With home prices dropping and residents being less interested in buying, Singapore’s condominium builders have a large debt burden that needs to be repaid within a year’s time. The most recent filings from the 80 builders that are listed on the Singapore stock exchange show that they have a combined debt of $23.5 Singapore dollars that will need to be repaid within the next year.
These looming debt obligations come in the midst of the highest vacancy rates for condominiums since 2006. This increase in vacancy combined with the reduced demand has led to the price of condos dropping and concerns that companies may have trouble refinancing their debt.
With the economy slowing from the 4.8 percent growth of the first quarter to 2.4 percent in the second quarter and the slowing growth of the population, many analysts are predicting that the drop in home prices has yet to reach its lowest point.
Kah Ling Chan of S&P Singapore said,
“We’re at that point in the cycle when every quarter you’re seeing selling prices come down a little bit and secondary market transactions aren’t very active. I suspect we haven’t seen the bottom yet.”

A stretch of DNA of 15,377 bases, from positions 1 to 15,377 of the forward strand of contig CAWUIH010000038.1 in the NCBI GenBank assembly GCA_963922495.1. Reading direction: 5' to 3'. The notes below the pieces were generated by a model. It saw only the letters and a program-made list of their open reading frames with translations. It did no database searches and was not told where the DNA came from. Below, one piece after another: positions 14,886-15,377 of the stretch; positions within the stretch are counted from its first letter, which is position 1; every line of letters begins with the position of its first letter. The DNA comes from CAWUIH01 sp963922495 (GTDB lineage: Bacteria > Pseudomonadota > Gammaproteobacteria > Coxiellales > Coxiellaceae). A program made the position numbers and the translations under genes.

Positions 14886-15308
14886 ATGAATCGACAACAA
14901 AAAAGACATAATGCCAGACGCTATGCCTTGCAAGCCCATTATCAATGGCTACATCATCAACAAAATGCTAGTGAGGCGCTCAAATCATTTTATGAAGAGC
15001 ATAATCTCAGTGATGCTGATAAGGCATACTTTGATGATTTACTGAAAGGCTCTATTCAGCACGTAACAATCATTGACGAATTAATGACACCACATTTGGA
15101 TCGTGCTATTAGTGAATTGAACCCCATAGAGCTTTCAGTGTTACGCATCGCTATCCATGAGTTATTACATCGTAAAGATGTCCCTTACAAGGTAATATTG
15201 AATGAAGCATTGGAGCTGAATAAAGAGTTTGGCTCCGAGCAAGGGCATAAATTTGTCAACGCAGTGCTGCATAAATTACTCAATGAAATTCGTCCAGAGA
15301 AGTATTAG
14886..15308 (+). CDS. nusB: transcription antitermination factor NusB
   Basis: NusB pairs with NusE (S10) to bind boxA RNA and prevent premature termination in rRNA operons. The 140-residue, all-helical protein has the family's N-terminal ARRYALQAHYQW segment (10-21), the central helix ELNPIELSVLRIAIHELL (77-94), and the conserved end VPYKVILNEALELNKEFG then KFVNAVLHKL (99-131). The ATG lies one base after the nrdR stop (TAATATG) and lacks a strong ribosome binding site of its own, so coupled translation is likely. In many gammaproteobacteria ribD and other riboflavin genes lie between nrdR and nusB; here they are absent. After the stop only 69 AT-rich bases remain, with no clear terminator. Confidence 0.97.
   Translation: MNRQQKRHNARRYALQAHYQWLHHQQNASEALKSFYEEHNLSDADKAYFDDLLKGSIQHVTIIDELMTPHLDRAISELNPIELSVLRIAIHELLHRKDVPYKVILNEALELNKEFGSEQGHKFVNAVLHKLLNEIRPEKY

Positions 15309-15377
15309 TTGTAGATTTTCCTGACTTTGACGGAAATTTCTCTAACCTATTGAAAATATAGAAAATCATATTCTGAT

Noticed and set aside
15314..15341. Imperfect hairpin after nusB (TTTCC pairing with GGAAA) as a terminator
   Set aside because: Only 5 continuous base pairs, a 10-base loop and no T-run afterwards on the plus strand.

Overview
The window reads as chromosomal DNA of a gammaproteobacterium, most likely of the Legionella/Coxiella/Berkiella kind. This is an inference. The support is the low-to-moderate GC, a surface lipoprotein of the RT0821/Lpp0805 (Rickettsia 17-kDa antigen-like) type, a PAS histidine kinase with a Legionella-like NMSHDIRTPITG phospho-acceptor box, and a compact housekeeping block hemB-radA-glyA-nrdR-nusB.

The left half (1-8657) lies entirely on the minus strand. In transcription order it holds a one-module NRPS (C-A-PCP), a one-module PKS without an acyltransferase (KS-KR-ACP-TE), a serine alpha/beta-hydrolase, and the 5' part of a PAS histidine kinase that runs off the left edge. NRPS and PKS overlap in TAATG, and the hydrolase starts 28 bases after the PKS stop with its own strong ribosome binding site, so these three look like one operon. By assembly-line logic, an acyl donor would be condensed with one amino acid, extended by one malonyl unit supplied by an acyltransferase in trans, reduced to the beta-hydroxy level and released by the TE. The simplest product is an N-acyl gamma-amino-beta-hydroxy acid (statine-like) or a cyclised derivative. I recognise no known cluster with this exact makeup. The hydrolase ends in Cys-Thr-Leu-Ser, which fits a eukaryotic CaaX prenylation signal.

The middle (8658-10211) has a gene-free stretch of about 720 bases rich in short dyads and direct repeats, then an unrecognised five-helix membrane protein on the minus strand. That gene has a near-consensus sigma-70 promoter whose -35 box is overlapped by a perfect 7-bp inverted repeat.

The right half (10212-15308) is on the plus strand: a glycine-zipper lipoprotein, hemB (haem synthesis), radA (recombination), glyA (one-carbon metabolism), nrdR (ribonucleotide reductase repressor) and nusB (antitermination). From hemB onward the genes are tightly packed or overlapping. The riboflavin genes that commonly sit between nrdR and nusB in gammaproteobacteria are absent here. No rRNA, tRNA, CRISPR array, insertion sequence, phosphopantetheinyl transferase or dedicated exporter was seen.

The trend is not looking much better for the developers of residential homes. Sales of homes both new and secondary have slowed and as the demand slows, more builders are having to rely on loans to complete their projects. Even with the slowing demand, the rate that new houses are being built remains high and this could have a further influence on the dropping prices.
Along with refinancing and expanding their debt, some builders are responding to the slowing growth and demand by expanding their operations to locations outside of Singapore. Many believe that this development indicates that it will be some time before the property market in Singapore starts to recover.